It is awarded every two years and for 1996 I nominated Carlos Afonso and Alternex in Brazil - and they were selected:
January 1996 Namur Award: Dr. Carlos-Alberto AFONSO (IBASE, Brazil), as the representative of the community of people and the group of persons forming AlterNex.
3rd Namur Award Lecture: AlterNex 1994-1995
Distributed Knowledge, York University.
Lawrence Wasserman, 2009/03/04
Last year I conducted study of KS activitiers at USAID and other institutions WB ADB etc.
If I can be of assistance, please let me know.
Riff Fullan, 2009/03/05
On the review team yes, the plan is to have a selection of people with different roles within the organisation. I'll update the group later in the year to let you know how it's going.
Riff Fullan, 2009/03/05
I had a quick look and it is concise and to the point. I've also poked around a couple of other award initiatives and so far it seems many either do not list criteria at all, or the criteria they do list are quite vague (e.g., quality improvement or customer satisfaction). I know it is hard to be very concrete about such things and at the same time avoid disqualifying what would otherwise be quite positive examples, but I think the more tangible (and even measurable, if possible) you can be, the easier it is for both nominees and reviewers to understand and apply the criteria.
Sam Lanfranco , 2009/03/05
One of the most difficult areas in establishing criteria to evaluate for awards is to distinguish between effort (inputs) and effect (outcomes). We frequently make the mistake of measuring all the things someone, or an initiative, does without stepping back and asking what was the effect. Many a big effort has little effect, and some small efforts have big, or relative to effort, big effects.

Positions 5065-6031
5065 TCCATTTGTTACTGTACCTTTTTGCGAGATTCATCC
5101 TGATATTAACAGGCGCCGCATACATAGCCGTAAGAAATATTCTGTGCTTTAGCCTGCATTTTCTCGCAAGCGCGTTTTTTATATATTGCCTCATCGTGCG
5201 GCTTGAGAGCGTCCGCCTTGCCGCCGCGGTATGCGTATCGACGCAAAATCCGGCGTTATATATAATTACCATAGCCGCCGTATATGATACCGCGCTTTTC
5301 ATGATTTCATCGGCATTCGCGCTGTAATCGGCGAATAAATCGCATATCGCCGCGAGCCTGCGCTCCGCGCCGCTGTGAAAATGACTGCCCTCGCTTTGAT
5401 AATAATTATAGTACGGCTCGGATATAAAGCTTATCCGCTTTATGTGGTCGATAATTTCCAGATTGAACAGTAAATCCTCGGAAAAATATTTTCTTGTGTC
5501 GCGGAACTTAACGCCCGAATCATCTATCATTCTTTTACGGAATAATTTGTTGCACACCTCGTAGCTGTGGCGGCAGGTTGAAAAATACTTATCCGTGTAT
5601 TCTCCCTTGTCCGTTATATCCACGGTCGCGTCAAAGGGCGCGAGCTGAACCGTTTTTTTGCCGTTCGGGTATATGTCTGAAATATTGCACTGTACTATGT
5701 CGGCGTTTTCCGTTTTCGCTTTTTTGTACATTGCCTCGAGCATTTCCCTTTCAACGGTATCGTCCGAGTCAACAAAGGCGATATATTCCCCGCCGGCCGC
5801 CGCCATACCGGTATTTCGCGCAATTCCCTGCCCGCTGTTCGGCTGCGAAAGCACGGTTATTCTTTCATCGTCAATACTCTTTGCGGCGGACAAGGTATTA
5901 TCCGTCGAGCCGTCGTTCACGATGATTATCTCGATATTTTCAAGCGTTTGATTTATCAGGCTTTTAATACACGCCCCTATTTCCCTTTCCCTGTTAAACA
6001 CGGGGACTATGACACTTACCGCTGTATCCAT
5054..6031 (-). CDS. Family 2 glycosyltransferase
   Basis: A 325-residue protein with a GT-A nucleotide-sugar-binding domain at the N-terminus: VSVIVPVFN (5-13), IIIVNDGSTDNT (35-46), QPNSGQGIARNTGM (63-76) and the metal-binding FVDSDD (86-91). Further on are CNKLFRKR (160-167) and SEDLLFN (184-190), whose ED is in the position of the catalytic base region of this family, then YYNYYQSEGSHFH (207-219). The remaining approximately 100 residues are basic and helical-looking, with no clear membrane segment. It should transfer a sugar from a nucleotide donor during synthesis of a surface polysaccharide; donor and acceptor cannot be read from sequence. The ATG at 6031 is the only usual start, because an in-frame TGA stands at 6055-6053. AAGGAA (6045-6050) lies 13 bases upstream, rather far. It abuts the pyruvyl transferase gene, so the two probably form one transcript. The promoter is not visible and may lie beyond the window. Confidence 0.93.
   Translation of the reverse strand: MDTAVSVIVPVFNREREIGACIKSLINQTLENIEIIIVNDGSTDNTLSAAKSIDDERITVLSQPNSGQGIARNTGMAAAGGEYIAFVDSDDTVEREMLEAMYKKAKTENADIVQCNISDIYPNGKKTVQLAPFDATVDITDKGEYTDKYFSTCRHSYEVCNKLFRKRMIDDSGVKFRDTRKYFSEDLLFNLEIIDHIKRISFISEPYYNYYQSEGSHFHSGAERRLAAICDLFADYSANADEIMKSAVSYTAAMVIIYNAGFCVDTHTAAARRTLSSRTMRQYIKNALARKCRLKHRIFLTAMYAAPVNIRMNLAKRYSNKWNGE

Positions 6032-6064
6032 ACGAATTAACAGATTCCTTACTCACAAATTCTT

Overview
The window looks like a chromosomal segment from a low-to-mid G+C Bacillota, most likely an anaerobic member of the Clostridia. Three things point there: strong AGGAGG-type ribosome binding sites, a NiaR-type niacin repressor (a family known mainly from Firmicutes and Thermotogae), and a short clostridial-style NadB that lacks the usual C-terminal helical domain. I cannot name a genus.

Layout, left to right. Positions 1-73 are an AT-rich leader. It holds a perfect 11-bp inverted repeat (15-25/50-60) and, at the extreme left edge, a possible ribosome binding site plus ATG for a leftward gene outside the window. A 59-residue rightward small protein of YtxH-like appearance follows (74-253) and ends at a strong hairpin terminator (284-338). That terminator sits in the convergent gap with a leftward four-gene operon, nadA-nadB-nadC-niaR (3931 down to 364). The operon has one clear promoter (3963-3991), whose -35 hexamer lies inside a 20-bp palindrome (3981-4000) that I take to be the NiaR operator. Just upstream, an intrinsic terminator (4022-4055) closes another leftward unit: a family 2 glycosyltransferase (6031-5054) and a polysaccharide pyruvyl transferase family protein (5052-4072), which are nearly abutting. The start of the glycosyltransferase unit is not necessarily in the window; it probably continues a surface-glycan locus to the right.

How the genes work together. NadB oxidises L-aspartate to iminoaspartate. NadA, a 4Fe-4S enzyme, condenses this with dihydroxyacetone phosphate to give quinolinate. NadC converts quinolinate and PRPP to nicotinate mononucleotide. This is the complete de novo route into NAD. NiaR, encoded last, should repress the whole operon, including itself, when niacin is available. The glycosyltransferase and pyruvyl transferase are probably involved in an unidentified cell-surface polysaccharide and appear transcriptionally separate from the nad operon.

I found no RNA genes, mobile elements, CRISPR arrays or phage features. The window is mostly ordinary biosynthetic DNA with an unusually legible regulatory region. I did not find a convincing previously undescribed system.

Maybe we should have a Saint Sebastian Martyrdom award for great KS ideas that hit a wall of resistance.
Distributed Knowledge, York University.
Ernst Bolliger, 2009/03/11
Probably I am living and working to close to your place to be faster with my reply.
Basically I would turn the perspective. I would not ask individuals or teams about their best KM initiatives, but the customers about the best initiatives of others and the effect and impact it had on their performance (or their products or quality of work). Thus, you automatically check the effect of a KM initiative and not the intention.
In my opinion, there is often a wide gap between the intended and the reached effect.
Riff Fullan, 2009/03/12
Thanks for your contribution....I assume you mean our partners as possible people to ask about KM performance of our staff, which is indeed an interesting prospect, though I think we'll be a bit less ambitious the first time around. My first reaction is that it would be a very complicated business if we were going to try to reach most partners and present things in ways that made sense to them and that did not have other implications (e.g, echoes of funding possibilities). The other issue for me is that a lot of the 'customers' in this case are other staff within the organisation, so I think it would be nice for people to be able to nominate their colleagues in cases where they have felt a real contribution was made to their work.
Peter J. Bury, 2009/03/11
Ernst, I can't agree more with you, a very very pertinent remark!
IRC International Water and Sanitation Centre.